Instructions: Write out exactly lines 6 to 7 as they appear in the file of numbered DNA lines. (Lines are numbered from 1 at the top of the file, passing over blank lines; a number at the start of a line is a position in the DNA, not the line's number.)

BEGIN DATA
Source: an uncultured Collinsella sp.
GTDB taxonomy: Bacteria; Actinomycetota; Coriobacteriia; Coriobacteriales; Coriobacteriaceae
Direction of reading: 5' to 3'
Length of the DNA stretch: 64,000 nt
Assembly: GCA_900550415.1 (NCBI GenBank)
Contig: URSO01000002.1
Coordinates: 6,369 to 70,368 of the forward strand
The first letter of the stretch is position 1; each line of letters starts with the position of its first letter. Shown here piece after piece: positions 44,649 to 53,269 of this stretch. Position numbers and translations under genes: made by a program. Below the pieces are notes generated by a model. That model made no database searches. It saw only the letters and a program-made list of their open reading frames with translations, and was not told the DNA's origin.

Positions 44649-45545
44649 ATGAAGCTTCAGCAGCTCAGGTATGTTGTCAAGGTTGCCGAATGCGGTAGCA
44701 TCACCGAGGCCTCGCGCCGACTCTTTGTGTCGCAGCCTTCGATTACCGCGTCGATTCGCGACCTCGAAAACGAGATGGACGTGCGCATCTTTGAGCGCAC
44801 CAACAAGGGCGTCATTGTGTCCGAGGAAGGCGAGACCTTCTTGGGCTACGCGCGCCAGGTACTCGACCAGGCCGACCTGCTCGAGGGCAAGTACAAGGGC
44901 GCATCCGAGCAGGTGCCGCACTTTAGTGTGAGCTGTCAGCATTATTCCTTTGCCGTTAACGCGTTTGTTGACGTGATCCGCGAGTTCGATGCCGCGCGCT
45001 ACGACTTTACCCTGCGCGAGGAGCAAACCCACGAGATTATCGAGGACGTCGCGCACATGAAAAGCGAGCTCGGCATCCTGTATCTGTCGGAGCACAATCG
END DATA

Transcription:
Contig: URSO01000002.1
Coordinates: 6,369 to 70,368 of the forward strand